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Fossil

New Discoveries
Fossil Plants, dinosaurs

The Fossil Flora of the Wengen Formation (Ladinian) in the Dolomites (Italy)
Michael Wachtler* & Johanna H.A.van Konijnenburg-van Cittert**

Fossil plants from the Wengen Formation (Ladinian, Upper Triassic) in the Dolomites (Italy) have been known for over 100 years. The best remains originate from the Zoldo Valley, from Corvo Alto near Cortina, Prags, Ritberg near Wengen, Col Alto near Corvara and the Gröden Valley. The floral composition is remarkably different from that of other European contemporaneous floras such as in Austria, Germany and France. The main floral components in the Wengen Formation are several Voltzia species, including the new species Voltzia ladinica n. sp., Voltzia pragsensis n. sp. and especially Voltzia dolomitica n. sp., followed by the conifer Yuccites vogesiacus and the seedfern Ptilozamites heeri. Equisetites arenaceus, the most common plant in the German Keuper flora, is very rare in the Dolomites just as Pterophyllum jaegeri (a Cycadophyte abundant in the Lunz flora in Austria and common in Germany). Several fern species occur e.g. Anomopteris mougeotii (also known from the Buntsandstein of France), Cladophlebis leuthardtii and Neuropteridium grandifolium. Cycadophytes are further represented by Bjuvia dolomitica n. sp., Taeniopteris sp. and Sphenozamites wengensis n. sp. A single specimen of the conifer genus Elatocladus has been recorded as well.

A new Late Anisian (Illyrian) vertebrate ichnosite from the Dolomites (Val Duron, Val di Fassa)
Marco AVANZINI, Michael WACHTLER, Elio Dell’Antonio, Rossana TODESCO
In the Southern Italian Alps, Lower and Middle Triassic tetrapod footprints are known since the first decade of 1900 but extensive research were lead only in the last 30 years with the discovery of vertebrate tracks in many sites of the Dolomite region and surrounding areas (Avanzini et al., 2001). The main ichnoassociations are preserved in terrigenous and carbonate sediments Anisian in age, deposited in continental, lagoonal and peritidal environments
The new here reported ichnosite is located in the central Dolomites (Val Duron, Val di Fassa) and occurs in the Morbiac dark Limestones Fm. (Illyrian). It prevalently consists of silty, decimetre-thick grey or light brown lime wackestones and packstones with foraminifers and ostracods. Stromatolite bindstones and thin grey or green siltstones layers are interbedded. Plant debris is common. The depositional environment is referable to a marine marginal setting with lagoons and swamps contamined by terrigenous imputs.
In the lower portion of the unit, two main layers are interested by vertebrate trampling. In the lowermost layers Rhyncosauroides isp. is largely represented, along with Rhynchosauroides tirolicus Abel 1926 footprints. The uppermost layer yields some archosaurs footprints with different degree of preservation. The best preserved are Chirotherium barthii Kaup 1835 and Brachychirotherium aff. parvum Hitchcock 1859 (sensu Brandner,1973).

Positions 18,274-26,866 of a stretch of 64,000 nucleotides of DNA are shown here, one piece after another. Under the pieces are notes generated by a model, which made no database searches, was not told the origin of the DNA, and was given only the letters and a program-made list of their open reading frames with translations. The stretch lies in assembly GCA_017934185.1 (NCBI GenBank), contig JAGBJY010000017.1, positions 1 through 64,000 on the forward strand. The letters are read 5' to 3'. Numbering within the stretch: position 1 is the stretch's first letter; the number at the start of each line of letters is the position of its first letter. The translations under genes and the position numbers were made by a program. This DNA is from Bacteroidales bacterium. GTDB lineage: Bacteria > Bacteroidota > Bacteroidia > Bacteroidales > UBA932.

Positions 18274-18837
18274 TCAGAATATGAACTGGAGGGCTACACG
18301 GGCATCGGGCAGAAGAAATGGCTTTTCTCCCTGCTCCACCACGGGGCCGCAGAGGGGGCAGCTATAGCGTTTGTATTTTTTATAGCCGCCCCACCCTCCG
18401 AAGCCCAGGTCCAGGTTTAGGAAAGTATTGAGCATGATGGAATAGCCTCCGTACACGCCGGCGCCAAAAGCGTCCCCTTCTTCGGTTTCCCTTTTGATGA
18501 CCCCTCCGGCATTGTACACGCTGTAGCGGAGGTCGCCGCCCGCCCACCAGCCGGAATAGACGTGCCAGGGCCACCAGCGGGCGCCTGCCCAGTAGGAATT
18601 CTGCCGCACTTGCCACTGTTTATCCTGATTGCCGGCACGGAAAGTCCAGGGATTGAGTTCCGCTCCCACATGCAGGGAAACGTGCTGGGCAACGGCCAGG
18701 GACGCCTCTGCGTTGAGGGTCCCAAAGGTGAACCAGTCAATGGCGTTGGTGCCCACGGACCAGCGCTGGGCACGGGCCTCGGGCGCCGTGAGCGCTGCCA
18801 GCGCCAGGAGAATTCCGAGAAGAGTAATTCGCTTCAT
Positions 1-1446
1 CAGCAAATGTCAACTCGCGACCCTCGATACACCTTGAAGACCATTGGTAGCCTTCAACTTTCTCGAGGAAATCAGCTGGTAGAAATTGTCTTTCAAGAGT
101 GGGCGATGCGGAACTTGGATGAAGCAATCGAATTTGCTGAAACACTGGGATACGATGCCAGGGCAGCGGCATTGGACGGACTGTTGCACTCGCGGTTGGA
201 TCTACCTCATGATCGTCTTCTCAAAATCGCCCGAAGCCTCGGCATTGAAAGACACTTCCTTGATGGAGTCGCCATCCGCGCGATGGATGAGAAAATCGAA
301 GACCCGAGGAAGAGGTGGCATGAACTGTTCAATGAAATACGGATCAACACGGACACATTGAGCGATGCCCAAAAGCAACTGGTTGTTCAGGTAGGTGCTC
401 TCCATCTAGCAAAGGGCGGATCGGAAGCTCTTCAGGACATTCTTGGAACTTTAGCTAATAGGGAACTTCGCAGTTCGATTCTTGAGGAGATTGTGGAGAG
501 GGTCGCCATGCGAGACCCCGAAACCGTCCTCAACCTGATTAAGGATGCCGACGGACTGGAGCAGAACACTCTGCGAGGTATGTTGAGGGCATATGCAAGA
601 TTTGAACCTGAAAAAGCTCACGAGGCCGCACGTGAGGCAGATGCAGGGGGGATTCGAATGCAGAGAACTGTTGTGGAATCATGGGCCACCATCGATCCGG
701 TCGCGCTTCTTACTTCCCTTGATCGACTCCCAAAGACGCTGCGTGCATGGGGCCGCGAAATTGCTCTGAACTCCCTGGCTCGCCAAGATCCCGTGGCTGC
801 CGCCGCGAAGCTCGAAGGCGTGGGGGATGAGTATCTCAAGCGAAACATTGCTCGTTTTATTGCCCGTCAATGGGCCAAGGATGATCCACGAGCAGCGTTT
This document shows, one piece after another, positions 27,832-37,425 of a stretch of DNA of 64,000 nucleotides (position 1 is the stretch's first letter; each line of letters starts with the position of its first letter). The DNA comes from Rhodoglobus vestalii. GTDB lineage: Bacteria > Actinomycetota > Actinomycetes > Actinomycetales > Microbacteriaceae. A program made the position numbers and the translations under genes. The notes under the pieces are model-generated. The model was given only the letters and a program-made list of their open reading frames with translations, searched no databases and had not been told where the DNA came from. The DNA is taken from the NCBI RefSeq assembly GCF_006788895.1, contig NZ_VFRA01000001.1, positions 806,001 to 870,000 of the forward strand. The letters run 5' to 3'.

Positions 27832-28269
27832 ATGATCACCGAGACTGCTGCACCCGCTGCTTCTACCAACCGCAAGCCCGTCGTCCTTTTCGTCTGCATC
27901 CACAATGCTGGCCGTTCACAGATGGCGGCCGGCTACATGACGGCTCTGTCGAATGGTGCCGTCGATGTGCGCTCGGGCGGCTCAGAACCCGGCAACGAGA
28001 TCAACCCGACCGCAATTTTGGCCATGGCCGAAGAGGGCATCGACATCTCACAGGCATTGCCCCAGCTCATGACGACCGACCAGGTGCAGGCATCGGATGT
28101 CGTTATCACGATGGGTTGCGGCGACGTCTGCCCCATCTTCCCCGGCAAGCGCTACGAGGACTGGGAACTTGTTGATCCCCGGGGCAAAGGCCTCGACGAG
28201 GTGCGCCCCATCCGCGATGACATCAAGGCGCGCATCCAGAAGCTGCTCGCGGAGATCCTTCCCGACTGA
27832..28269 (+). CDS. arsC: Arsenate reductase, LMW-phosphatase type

This association seems coherent with the Rhynchosauroides tirolicus - Rotodactylus lucasi Faunal Unit proposed by Avanzini and Mietto (2005) for the Early Illyrian.

MIDDLE TRIASSIC (ANISIAN) FERNS FROM KÜHWIESENKOPF (MONTE PRA´ DELLA VACCA), DOLOMITES, NORTHERN ITALY
by JOHANNA H. A. VAN KONIJNENBURG-VAN CITTERT*, EVELYN KUSTATSCHER and MICHAEL WACHTLER
This papers deals with the description of the ferns found in the recently discovered Anisian locality of Ku¨hwiesenkopf (Monte Pra` della Vacca). A revision of the genera and species involved has been undertaken where necessary. Because of transitional material found at Ku¨hwiesenkopf, the number of Neuropteridium species found in the European Middle Triassic floras is reduced from five to three: N. voltzii (Brongniart) Schimper, N. elegans (Brongniart) Schimper and N. grandifolium (Schimper et Mougeot) Compter. The fertile material attributed to this genus is transferred from the illegitimately published genus Crematopteris Schimper and Mougeot to the genus Scolopendrites Goeppert, in two species: S. scolopendrioides (Brongniart) comb. nov. and S. grauvogelii sp. nov. Anomopteris mougeotii Brongniart is unequivocally recorded for the first time from Italy. Gordonopteris lorigae gen. et sp. nov. is described for tripinnate fern fronds without the aphlebiae typical for the bipinnate genus Anomopteris but in which both sterile and fertile pinnule resemble closely those from that genus. Two probable marattialean ferns are described and recorded for the first time from the Middle Triassic of Italy: Marattiopsis sp. and Marantoidea sp. The nomenclature of the latter genus is discussed. Some ferns attributed to morphogenera are also described, namely: Sphenopteris schoenleiniana (Brongniart) Presl, Cladophlebis remota (Presl) comb. nov. and Cladophlebis sp. Moreover, two specimens from Ku¨hwiesenkopf are described under gen. et sp. indet. as we are unsure if they are ferns or seed ferns. Similar material has been described from the Scythian of China as Neuropteridium curvinerve Wang and Wang.



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